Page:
What To Expect During a Sexual Assault Exam

April 15, 2019

Michelle Metz, RN Denver Health

April is Sexual Assault Awareness Month and in recognition of that, I want to talk about the Sexual Assault Nurse Examiner (SANE) program at Denver Health and what a person can expect if they come in for treatment following an assault.

Who I Am and Why I Do This

I have been the coordinator of our SANE team since 2011, but my Denver Health career started much earlier. In total, I have been at Denver Health for the last 19 years, starting out as a paramedic in the Emergency Department and later becoming a registered nurse. While I was still working as a paramedic, I went to a trauma conference and listened to a nurse who talked about sexual assault nurse examiners and became very interested in eventually becoming one. Hearing her speak with such passion about taking care of patients after they had been assaulted and how this specialized care could make a difference for long-term healing was very exciting, and I knew it was something I wanted to be a part of.

At that time, when someone was sexually assaulted, we did not have a specialty team to care for them. The community realized how important it was to have a more victim-centered approach – providing care specific to victims of assault. In 2005, Denver Health began developing a SANE program, and I was lucky enough to be one of the nurses chosen to be a part of the first team.

Nurses who choose to add this specialty to their career paths all have a deep desire to provide the best care possible to patients who have been victims of interpersonal violence, and they go through many hours of additional training to be a part of the team.

What Patients Should Know About Sexual Assault

It is important to realize that sexual assault is not about sex; it is about power and control. It has nothing to do with what a person is wearing, who they talked to, where they are or if they’ve been drinking. Unfortunately, it is a crime where the victim frequently feels shame and self-blame.

We hear about “fight or flight” but rarely do people talk about “freeze.” The majority of patients I’ve taken care of report that they froze during the assault. During the exam, I’m able to tell them that that is absolutely normal. It isn’t unusual for a patient to wait a couple of days after an assault to come in, and that is okay. We perform exams up to seven days after an assault happens.

What Happens at the Hospital

When a patient comes to Denver Health and says they were assaulted:

  • They are escorted to a specialized private suite in the Emergency Department
  • A nurse will take their vital signs and make sure there aren’t any health concerns that require seeing a physician in addition to a visit from the forensic nurse
  • A social worker will come in and speak with the patient about their options

Options For Patients in Colorado

In Colorado, patients can choose from four different options if they have been assaulted:

  1. Report to law enforcement and have a medical forensic exam
  2. Medically report – which means that law enforcement will have their identifying information, and they can have the evidence collected and tested; however no investigation will be initiated unless the patient consents
  3. If a patient is between the ages of 18-69, they can choose to be anonymous. With an anonymous report, law enforcement does not get any identifying information about the patient and no investigation will be started, including not testing collected evidence, unless the patient consents.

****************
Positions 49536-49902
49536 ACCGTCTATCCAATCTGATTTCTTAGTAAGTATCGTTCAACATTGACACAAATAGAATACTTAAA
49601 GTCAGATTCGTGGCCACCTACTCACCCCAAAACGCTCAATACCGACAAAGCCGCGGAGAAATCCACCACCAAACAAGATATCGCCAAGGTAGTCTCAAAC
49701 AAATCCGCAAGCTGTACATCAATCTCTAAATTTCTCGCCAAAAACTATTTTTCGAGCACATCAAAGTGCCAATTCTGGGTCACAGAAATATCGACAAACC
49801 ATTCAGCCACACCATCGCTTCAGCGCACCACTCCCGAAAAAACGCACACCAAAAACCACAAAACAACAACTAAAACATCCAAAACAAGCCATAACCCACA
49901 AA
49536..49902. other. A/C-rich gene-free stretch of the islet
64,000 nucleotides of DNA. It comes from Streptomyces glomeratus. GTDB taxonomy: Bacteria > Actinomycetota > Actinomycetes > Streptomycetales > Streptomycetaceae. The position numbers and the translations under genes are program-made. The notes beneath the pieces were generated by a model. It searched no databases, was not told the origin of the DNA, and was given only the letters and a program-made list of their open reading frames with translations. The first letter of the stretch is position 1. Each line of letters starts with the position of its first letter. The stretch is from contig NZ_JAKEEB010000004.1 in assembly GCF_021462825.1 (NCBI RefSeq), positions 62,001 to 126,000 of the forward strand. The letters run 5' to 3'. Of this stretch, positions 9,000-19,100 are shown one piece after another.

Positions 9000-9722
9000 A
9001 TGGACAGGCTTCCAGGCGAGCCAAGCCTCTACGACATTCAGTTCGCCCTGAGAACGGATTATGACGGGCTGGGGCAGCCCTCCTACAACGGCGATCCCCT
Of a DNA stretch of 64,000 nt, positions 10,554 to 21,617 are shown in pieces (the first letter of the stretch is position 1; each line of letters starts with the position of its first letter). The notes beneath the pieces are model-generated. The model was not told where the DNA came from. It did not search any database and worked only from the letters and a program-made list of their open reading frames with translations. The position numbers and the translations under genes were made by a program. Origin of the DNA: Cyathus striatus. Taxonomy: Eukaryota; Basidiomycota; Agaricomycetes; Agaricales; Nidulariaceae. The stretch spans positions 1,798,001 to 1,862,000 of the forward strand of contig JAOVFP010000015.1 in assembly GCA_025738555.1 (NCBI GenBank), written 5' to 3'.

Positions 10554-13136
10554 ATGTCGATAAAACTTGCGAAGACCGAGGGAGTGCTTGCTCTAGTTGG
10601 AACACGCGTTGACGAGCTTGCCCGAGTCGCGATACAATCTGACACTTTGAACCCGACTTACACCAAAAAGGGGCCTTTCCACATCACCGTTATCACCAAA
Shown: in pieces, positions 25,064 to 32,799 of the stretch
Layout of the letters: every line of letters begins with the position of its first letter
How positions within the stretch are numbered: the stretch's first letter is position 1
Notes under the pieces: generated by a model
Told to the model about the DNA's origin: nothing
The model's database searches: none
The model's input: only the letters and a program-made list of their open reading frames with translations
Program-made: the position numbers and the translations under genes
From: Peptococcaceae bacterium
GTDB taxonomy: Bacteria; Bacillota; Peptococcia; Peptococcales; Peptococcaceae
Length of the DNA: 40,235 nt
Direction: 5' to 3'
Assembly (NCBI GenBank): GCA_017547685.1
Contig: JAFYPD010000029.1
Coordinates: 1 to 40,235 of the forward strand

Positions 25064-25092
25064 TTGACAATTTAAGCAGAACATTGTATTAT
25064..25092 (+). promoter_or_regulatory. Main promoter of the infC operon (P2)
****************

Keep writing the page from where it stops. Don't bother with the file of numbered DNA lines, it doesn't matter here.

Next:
4. A patient can choose not to have a medical forensic examination but instead be seen by a physician and given medications to prevent disease and pregnancy.

 

If a patient would like to have an exam, the social worker will call in the nurse along with a hospital advocate from the Blue Bench (our local rape crisis organization).

What Happens During the Exam

A medical forensic (SANE) exam isn’t just about swabbing for DNA. First and foremost, we make sure our patients are okay. Then, we will:

  • Get the patient's medical history and a history of the assault
  • Do a thorough head-to-toe examination, looking for potential injury and evidence
  • If there is any injury, address and document it
  • Provide medication to prevent disease and, if indicated, pregnancy
  • Provide patients with resources for continued care
  • Provide specialized, individualized medical care for our patients

 

At Denver Health, we know how important it is to do our best to give back power and control to that patient, which starts from the moment they walk into the Emergency Department.

This is Your Exam

Making sure that patients are empowered and have control is a very important part of the medical forensic examination. The first thing I say to a patient after I introduce myself is that this is their exam, not mine, and if there is anything they are unsure about or don’t want to do, I’ll explain why we do it, but they are in control and can say "No" at any time.

Patients are never charged for a SANE exam, whether they have insurance or not.

Denver Health's Sexual Assault Nurse Examiners Team

I am incredibly proud to be a part of Denver Health’s SANE team and provide the right care to our patients.

Last year, our 20 nurses cared for more than 400 victims of sexual assault; these patients came from all ages, backgrounds, gender identities and sexual orientations. Some chose to participate in the criminal justice system and some did not, but every one of them received the best care we could give.

I’m thankful to be a part of this team and organization.

Categories: Denver Health, Categories: Emergency Medicine, Categories: Employee Stories